U.S. stocks made gains on Friday, but not enough to overcome sharp losses over the week as the fallout from Japan's devastating earthquake and unrest in Libya roiled global markets.
The dollar rose sharply against the yen after Group of Seven (G7) finance ministers agreed on a coordinated currency intervention. The yen had climbed to unprecedented highs in the past week, as investors brought money back to Japan in anticipation of the recovery process from last week's 9.0 magnitude earthquake, tsunami and ensuing nuclear crisis.
U.S. share gains on Friday were led by banks as the Federal Reserve eased restrictions on some major financial firms that had been in place since the 2008 financial crisis. The central bank gave the green light for some of the top 19 banks to boost dividend payments to shareholders and buy back shares.
Libya meanwhile imposed a ceasefire in its crackdown on anti-government forces after the U.N. Security Council authorized the use of force to protect civilians, but reports on the ground suggested violence was ongoing. The US, European and Arab allies were preparing to impose a no-fly zone over Libya to halt the attacks.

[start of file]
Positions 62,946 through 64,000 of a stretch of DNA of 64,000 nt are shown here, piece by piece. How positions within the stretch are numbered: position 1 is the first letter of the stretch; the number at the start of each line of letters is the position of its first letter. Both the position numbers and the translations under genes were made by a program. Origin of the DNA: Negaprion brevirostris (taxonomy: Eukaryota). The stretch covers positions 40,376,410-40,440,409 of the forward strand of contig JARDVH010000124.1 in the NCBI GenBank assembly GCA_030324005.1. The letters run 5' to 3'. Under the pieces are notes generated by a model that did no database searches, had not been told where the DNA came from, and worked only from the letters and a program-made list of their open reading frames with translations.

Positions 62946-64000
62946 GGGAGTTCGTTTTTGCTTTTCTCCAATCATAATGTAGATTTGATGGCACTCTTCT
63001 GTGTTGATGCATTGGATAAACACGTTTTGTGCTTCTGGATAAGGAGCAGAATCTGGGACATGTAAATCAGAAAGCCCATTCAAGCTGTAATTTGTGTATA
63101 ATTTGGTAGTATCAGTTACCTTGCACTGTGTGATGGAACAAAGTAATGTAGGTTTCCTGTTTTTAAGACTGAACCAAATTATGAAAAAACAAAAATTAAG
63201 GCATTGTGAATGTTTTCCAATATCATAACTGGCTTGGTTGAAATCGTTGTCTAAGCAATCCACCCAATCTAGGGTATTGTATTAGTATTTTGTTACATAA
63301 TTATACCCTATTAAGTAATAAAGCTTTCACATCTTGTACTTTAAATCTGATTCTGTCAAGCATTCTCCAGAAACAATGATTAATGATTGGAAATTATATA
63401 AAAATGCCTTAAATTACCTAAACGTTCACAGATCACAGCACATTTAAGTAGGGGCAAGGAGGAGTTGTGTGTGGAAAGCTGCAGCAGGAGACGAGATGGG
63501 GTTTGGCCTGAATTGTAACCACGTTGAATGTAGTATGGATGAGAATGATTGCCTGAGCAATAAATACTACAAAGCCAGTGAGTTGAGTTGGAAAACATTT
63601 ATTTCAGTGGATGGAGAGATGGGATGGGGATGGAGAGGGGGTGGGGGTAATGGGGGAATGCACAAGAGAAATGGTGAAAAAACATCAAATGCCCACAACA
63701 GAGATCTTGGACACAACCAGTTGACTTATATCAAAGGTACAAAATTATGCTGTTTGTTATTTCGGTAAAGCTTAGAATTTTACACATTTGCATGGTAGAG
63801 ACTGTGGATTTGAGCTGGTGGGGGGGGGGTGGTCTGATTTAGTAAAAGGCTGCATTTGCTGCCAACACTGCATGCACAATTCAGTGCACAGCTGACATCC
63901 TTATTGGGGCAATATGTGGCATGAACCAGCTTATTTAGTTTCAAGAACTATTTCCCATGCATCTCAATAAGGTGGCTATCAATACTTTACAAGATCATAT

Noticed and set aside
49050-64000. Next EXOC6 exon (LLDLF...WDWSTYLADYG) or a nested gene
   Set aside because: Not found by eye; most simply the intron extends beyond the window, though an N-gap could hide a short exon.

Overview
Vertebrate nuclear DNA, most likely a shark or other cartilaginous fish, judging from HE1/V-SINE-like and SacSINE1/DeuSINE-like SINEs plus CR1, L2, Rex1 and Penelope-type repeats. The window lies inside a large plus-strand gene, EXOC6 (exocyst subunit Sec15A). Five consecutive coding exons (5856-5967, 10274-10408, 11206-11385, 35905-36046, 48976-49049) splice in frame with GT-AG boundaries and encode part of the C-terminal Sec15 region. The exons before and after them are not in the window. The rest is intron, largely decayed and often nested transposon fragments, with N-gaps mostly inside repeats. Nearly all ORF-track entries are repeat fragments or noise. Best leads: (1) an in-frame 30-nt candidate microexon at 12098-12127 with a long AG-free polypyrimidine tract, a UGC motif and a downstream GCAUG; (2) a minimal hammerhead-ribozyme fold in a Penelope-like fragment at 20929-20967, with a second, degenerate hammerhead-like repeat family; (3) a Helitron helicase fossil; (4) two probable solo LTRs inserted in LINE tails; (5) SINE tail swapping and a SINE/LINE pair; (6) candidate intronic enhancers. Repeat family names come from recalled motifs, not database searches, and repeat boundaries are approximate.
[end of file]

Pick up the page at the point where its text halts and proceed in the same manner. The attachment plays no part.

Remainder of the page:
The blue-chip Dow Jones Industrial Average climbed 83.93 points, or 0.71 per cent, to 11,858.52. The broader Standard and Poor's 500 Index gained 5.49 points, or 0.43 per cent, to 1,279.21. The technology-heavy Nasdaq Composite Index added 7.62 points, or 0.29 per cent, to 2,643.67.
All three major Wall Street indices remained down for the week.
The Dow slid 1.54 per cent, the S&P 500 fell 1.92 per cent and the Nasdaq tumbled 2.65 per cent over the last five days.
The dollar rose against the Japanese currency to 80.62 yen from 78.87 yen on Thursday. The U.S. currency fell against the euro to 70.54 euro cents from 71.32 euro cents on Thursday.